Adam Beh signs on as Executive Director with Central Colorado Conservancy

Adam Beh has joined the Central Colorado Conservancy as its new executive director, bringing more than 20 years of experience in conservation and rural development to the position. He started the job in late October, relocating from northern Colorado where he served as the Chief Conservation Officer for the Bird Conservancy of the Rockies. With a focus on applied science, land stewardship and community education, he led the organization’s land stewardship investments in the Intermountain West, including public-private partnerships among federal, state and nonprofit groups.

Beh received his PhD in Human Dimensions of Natural Resources from Colorado State University (2010) and is always interested in exploring the social dynamics that influence success in landscape-level conservation. He says Central Colorado Conservancy’s focus on community involvement, including the county-wide Envision process, was a strong draw.

“I wanted to stay focused on true community-based conservation efforts,” he says, adding that he is excited at the prospect of exporting the community-driven model to other places.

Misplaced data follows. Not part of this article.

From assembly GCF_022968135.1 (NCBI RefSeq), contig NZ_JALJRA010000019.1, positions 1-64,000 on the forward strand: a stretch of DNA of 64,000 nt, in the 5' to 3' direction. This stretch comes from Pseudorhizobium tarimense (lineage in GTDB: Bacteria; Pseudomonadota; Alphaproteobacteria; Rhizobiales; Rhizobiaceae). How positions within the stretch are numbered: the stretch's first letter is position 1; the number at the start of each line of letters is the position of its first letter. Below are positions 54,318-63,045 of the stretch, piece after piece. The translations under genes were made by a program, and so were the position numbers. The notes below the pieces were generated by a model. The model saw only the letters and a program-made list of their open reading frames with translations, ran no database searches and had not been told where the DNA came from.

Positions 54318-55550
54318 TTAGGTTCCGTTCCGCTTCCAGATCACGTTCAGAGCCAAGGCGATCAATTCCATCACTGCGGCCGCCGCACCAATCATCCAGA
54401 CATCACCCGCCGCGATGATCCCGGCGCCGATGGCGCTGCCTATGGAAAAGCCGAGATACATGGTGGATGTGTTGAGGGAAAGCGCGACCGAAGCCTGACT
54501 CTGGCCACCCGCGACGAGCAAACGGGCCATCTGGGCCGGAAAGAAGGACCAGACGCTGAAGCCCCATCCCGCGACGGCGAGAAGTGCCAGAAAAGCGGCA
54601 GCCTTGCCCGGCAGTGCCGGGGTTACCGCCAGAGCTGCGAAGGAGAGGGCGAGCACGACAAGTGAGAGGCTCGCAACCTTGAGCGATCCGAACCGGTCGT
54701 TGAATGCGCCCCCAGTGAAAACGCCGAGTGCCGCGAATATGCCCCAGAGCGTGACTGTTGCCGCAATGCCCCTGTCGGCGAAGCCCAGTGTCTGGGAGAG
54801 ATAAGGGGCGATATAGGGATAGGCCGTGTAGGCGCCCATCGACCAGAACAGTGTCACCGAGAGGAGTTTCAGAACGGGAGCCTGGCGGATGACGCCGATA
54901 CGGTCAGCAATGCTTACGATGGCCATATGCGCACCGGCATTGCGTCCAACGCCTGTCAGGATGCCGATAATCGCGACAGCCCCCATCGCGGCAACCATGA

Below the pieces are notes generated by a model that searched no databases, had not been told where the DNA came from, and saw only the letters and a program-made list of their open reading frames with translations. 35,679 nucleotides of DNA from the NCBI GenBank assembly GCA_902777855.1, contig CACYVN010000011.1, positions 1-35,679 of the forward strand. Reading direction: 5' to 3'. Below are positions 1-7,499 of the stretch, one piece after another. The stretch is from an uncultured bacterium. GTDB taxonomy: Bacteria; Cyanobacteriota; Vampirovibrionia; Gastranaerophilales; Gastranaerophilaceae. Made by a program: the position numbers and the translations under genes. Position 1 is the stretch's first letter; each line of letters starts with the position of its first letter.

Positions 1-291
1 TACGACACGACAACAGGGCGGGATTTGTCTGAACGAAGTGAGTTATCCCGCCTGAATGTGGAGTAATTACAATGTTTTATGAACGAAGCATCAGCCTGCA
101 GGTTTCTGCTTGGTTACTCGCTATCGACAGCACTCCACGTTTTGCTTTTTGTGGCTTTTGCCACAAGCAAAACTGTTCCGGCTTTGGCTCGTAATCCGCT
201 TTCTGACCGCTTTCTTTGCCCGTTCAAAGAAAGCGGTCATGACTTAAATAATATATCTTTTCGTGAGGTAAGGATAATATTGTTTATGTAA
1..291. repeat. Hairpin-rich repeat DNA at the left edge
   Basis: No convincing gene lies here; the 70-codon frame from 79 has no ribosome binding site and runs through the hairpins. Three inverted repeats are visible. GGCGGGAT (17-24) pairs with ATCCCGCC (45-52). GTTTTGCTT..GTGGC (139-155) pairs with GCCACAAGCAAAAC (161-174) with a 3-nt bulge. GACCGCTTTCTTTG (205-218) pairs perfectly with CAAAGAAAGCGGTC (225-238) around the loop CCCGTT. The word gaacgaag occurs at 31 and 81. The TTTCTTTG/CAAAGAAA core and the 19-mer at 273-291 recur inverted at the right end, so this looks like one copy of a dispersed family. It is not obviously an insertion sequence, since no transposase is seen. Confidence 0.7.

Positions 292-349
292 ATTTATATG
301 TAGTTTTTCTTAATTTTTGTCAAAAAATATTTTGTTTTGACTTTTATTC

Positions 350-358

The Conservancy’s support of the agricultural community was another key facet in his decision. “Not every organization out there has a rural way of life component as a driver,” he says. Beh points to the Conservancy’s Hands for Lands volunteer program as a good example of reaching out to the rural community and supplying help with labor-intensive tasks such as spring ditch clearing.

Beh hopes to grow the Conservancy’s existing programs, including restoration of the Sands Lake Wildlife Area. The project serves to restore Sands Lake to enhance the site for both wildlife and citizens of Colorado using Natural Resource Damages settlement money from the California Gulch Mining Site. The project collaborates with Colorado Parks and Wildlife and Southwest Conservation Corps, with volunteer help from Hands for Lands.

As well, the Conservancy recently began the Forever Chaffee project, which includes conservation easements of nearly 2,000 total acres for the Centerville Ranch, the Tri Lazy Ranch property (which connects the Centerville land east to Brown’s Canyon National Monument), and the Arrowpoint Cattle Company, which lies north of the Tri Lazy W.

He says the connectivity of lands is critical to wildlife habitat, and that the diversity among the lands supports wildlife at different stages of life. Beh says his work with birds emphasized the importance of habitat links across the landscape. “Birds need those spaces – from Canada to Mexico. It makes you think differently.”

He sees Central Colorado Conservancy as “a different type of land trust” that brings multiple resources to a property to enhance habitat, water quality and other factors that support the long-term health and beauty of the space.

Beh embraces any reason to be outside with his family and friends, and loves mountain biking, backcountry snowboarding and trekking. He can be reached at [email protected]

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